The State Bar of California reversed course Friday and said it was prepared to make public confidential information about decades of complaints against disgraced lawyer Tom Girardi — records that the agency previously claimed had to remain secret.
The agency disclosed the change in a court filing in a lawsuit The Times brought against the bar last year seeking access to the complaints.
Lawyers for the bar told the state Supreme Court, which is hearing the newspaper’s petition, that it was abandoning its opposition after determining that the release of the records was “more consistent with its current understanding of its public protection mission and policy of transparency.”
The State Bar, which oversees the licensing and discipline of lawyers in California, presented its new approach as part of a broader effort to reform the agency, which has been battered by its mishandling of Girardi’s case.
His once-revered law firm, Girardi Keese, collapsed in 2020 amid evidence that he had stolen millions in settlement money from widows and orphans of airline crash victims. Since then, additional information has emerged indicating that Girardi misappropriated money from vulnerable clients for decades to fund the high life he enjoyed with his third wife, Erika, star of “Real Housewives of Beverly Hills.”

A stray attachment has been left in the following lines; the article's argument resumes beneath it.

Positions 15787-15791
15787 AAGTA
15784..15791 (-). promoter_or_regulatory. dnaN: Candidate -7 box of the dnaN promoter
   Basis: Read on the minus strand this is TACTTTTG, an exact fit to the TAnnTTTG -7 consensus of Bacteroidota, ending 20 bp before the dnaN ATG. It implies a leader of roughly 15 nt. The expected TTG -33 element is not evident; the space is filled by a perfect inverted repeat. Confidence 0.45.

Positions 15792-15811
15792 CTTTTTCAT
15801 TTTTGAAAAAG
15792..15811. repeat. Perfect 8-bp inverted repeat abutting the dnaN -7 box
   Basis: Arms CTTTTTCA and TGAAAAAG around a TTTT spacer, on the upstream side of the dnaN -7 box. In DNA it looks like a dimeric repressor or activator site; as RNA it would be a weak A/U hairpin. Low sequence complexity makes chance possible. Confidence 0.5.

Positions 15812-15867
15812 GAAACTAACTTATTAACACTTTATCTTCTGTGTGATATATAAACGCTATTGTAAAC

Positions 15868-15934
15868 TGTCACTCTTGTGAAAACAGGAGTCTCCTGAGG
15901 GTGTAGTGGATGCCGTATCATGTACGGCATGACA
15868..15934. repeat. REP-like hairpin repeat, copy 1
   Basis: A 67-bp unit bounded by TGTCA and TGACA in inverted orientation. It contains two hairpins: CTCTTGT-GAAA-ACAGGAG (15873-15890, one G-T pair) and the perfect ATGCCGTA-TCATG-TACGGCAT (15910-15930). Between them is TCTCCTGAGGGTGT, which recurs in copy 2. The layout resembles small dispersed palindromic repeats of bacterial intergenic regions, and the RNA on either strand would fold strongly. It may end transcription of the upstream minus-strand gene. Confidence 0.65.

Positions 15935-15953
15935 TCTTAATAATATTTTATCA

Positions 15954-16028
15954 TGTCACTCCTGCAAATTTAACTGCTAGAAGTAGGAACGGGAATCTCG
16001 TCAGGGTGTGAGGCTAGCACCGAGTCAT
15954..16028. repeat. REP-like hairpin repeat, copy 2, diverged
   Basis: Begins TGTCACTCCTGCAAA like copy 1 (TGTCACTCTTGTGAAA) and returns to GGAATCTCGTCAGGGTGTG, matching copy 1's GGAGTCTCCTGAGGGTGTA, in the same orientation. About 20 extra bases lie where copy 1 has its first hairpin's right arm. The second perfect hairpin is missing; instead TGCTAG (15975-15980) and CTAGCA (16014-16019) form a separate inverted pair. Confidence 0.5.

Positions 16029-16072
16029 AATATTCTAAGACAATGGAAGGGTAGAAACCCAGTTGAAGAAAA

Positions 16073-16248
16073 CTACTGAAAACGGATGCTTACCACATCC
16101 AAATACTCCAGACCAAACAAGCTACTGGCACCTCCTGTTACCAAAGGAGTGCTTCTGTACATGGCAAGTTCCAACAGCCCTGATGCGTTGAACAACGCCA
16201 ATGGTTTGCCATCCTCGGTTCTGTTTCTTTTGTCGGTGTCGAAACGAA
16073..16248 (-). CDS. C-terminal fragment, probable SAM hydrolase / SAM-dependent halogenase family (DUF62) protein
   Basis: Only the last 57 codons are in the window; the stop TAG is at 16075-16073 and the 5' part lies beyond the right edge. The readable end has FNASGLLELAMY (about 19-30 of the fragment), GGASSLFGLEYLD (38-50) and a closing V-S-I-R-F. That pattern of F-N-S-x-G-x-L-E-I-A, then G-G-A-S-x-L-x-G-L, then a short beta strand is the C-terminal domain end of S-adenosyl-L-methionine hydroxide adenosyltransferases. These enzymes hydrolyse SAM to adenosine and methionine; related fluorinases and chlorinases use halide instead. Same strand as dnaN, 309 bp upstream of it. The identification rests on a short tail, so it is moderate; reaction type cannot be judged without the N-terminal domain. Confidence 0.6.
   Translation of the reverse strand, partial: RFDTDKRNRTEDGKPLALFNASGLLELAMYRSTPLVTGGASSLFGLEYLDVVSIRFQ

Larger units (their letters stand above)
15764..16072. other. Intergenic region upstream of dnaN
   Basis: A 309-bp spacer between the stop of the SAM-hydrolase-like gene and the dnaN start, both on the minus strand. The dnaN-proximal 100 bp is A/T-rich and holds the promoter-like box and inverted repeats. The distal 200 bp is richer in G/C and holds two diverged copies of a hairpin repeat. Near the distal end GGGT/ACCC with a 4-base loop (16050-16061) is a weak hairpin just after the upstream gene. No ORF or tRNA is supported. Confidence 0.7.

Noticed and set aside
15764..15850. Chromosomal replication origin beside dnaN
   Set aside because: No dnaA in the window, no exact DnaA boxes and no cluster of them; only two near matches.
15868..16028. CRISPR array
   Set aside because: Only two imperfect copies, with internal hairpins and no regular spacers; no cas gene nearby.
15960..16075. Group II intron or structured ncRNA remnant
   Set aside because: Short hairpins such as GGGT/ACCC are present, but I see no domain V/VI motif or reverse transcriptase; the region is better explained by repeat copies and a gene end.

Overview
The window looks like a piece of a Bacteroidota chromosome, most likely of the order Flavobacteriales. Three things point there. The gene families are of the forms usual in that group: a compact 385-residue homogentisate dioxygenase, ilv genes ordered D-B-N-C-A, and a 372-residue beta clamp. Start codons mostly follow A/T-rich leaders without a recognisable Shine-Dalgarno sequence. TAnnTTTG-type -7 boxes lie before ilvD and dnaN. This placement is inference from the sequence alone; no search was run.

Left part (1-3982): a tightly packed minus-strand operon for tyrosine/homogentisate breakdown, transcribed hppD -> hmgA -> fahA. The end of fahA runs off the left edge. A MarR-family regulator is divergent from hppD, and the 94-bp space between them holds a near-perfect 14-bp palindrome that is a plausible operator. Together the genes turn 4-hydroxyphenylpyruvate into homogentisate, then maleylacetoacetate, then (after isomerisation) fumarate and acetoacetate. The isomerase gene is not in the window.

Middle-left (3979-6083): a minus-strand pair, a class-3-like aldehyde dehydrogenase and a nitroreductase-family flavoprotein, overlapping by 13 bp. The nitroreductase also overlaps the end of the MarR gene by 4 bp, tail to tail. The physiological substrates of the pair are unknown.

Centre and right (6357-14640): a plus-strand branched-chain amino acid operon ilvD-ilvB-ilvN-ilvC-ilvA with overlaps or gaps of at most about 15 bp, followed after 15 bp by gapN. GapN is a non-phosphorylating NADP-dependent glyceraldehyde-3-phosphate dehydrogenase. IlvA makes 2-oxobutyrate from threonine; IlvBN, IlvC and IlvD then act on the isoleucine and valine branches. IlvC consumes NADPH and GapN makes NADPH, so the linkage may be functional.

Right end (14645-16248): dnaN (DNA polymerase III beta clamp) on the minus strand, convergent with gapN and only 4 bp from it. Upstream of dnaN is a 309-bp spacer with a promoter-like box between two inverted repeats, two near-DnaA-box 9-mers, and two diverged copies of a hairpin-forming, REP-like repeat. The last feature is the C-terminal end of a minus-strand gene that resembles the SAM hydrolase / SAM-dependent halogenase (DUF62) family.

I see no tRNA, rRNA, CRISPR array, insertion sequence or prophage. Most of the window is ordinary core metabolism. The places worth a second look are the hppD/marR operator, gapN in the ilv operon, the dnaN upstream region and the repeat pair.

The state Supreme Court formally disbarred him in July.
“Given Mr. Girardi’s disbarment and the growing publicly available information about his conduct, the Chair and Chief Trial Counsel have now determined, in the exercise of our discretion, that release of the information is warranted for the protection of the public,” Ruben Duran, chair of the State Bar’s board of trustees, said in a statement.
The State Bar said it would release information about closed complaints against Girardi in 30 days, unless the Supreme Court intervenes, according to the filing.
Girardi, 83, was diagnosed with Alzheimer’s disease last year and is in a court-ordered conservatorship.
This story will be updated.